Reflecting on Your Teaching

By Ashley Harlow |

The quarter system can be challenging and goes by so quickly! With office hours, constant grading, and planning classes or lab/discussion sections, there needs to be more room to reflect on your pedagogical practices and teaching persona. Despite the limited time and stress the quarter can create, reflecting on your teaching, how you would like to grow, and your strengths as an instructor is super important.


[Image Description: Instructor sitting at her desk and putting her head down in frustration.]

Caption: Teaching on top of all of our other responsibilities can be tiring!

With a lot on our plates, reflection is the first thing that can go. However, research shows the significant benefits reflection can have on our teaching. Some of these benefits include:

  1. Supporting your professional development by reflecting on the skills you are developing while teaching and which you still want to establish.
  2. Increasing your use of innovative teaching practices. Giving yourself time to think about what went well in the class and what could have gone better allows you to consider alternate ways to teach the material rather than the same repeated practices each quarter.
  3. Strengthening student engagement and student-instructor relationships. Thinking deeply about our courses allows us to stay in tune with how to engage students and build relationships with students more effectively.

Developing problem-solving and critical-thinking skills. Teaching can help us build more skills than solely how to lecture. For example, when we reflect, we practice both problem-solving and critical thinking skills.


[Image Description: Thought bubbles bouncing off the word ‘reflect’.]

Caption: Reflecting takes a lot of thought!

Whether you have been reflecting throughout your teaching experience or are just starting now, taking a summative look back at the entire quarter can help you think about your strengths and areas of growth as an instructor. Trying to figure out where to start? Take a look at these helpful tips to use to reflect on your quarter:

  • Make a list of the strengths and areas of improvement you saw in your teaching for the quarter. DON’T FORGET ABOUT THE STRENGTHS! You have a lot of positives to your teaching that should also be considered.
  • After listing all of the strengths and weaknesses, choose 1-3 areas of improvement that are the most important. What are ways to work on these areas of growth? What could you do differently? What professional development could you seek (maybe from TADP?) to help with your teaching?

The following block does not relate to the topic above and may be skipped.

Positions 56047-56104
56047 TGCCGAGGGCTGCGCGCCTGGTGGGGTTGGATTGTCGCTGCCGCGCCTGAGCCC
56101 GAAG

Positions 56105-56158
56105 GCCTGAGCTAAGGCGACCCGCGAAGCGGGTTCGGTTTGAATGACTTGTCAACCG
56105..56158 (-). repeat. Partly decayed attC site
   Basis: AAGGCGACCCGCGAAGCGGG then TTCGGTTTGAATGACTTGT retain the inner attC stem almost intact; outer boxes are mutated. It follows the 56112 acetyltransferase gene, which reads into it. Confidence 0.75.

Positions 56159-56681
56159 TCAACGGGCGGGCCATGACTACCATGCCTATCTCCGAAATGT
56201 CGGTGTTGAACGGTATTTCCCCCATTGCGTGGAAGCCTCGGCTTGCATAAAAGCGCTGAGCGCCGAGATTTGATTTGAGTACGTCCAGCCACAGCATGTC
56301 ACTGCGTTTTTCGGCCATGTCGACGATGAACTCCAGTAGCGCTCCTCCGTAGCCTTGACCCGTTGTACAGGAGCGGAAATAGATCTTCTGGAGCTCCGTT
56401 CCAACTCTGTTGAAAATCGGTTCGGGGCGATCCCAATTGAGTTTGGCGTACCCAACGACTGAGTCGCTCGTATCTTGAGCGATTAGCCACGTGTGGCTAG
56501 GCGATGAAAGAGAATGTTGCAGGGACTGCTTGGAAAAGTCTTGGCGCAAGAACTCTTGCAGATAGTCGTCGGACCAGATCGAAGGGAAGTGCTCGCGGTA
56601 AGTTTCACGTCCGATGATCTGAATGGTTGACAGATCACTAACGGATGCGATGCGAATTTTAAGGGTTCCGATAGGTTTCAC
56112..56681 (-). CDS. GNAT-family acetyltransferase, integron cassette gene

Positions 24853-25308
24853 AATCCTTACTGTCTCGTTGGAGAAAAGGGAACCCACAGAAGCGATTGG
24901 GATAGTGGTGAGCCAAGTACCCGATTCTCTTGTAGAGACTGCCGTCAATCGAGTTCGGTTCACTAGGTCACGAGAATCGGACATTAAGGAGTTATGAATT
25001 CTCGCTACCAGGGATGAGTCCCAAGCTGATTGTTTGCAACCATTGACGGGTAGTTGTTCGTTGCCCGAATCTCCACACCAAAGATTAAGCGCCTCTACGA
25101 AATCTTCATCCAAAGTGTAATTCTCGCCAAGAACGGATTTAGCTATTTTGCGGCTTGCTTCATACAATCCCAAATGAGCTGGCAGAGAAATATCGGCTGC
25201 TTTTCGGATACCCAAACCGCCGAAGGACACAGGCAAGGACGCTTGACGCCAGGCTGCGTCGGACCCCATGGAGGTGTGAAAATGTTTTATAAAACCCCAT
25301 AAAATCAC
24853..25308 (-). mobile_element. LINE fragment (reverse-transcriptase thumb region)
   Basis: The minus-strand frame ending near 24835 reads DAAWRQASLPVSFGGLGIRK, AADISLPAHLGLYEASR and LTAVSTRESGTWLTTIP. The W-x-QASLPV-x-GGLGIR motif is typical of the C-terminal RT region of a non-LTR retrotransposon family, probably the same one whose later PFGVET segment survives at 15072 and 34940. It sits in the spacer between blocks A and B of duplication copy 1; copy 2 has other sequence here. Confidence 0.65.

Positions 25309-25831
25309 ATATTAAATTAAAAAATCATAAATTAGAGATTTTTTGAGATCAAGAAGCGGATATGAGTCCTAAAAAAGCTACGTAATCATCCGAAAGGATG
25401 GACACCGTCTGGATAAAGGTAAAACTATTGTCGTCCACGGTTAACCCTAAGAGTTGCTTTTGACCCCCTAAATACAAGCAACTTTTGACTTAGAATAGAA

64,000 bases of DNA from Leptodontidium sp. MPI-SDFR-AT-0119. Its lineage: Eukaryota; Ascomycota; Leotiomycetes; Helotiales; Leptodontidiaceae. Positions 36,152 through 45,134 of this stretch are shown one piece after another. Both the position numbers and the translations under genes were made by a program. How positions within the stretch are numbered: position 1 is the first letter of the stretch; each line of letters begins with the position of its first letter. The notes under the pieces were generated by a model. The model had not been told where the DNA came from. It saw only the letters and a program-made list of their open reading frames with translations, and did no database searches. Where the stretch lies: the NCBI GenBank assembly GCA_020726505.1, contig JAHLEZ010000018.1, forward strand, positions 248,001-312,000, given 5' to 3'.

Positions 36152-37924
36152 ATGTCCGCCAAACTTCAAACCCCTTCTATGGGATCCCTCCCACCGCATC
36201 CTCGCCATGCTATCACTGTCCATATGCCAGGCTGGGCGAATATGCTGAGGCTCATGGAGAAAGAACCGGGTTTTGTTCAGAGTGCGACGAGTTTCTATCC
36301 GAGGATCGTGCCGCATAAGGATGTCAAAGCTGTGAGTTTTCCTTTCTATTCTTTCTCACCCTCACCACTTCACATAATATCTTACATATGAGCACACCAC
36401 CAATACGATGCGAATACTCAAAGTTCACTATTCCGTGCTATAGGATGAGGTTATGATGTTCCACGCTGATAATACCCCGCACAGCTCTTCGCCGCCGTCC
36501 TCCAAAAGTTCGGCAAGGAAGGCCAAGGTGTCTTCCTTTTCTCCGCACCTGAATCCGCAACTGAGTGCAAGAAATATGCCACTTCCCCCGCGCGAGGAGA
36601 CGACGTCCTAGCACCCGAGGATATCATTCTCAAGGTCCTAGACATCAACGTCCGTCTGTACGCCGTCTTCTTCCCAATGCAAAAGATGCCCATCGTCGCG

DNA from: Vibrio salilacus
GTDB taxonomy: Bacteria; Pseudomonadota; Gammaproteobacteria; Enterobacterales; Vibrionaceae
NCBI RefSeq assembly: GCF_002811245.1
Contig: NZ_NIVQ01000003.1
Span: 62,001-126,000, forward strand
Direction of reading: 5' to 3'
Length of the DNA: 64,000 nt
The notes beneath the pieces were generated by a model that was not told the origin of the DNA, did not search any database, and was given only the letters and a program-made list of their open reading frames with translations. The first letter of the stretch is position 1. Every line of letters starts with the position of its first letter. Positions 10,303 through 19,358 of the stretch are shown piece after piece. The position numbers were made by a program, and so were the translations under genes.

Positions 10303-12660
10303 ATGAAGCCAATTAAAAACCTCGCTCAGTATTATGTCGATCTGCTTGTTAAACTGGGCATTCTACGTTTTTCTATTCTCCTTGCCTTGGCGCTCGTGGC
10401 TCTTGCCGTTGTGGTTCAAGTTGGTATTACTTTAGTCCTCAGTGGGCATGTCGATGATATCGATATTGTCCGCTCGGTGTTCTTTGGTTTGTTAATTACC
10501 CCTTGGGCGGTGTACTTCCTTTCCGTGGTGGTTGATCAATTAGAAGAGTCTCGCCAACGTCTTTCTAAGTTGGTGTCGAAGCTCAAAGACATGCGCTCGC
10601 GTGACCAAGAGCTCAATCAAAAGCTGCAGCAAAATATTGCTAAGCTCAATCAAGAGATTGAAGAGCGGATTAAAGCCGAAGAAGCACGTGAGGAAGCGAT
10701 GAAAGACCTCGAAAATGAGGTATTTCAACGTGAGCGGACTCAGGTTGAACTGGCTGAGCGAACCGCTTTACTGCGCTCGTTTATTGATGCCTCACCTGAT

• What evidence from the quarter can you save to show that you are reflective and the strengths in your teaching?


[Image Description: Jo Koy talking about the importance of evidence in his show.]

Caption: Collecting evidence now is super helpful for your future self on the job market.

After reflecting, the work isn’t over! Collecting evidence each quarter is super important for your future self on the job market. Even if you are looking for industry and research-focused positions, proof of your teaching strengths can benefit you when writing teaching philosophy statements or cover letters to show transferable skills you have developed as a TA or instructor. Collecting the evidence now rather than gathering it at the end of your teaching will save you the effort of trying to remember everything you have done in your teaching while in graduate school. 

Here are some common pieces of evidence students collect:

  • Examples of syllabi they may have written
  • Examples of assignments they have created
  • Examples of rubrics created
  • Student evaluations
  • Student emails of appreciation 
  • Document with specific examples of events that occurred in the class that represent their strengths

This list is not exhaustive but can get you started in deciding what evidence you want to collect. 

Do you still want more support on how to reflect? TADP has got you! Each quarter in Week 8, TADP holds a workshop to provide structured time with your peers to reflect and decide which evidence you should document for the quarter. Winter quarter’s reflection workshop is Friday, March 1st, from 2-3 pm. You can find more information at We hope to see you there!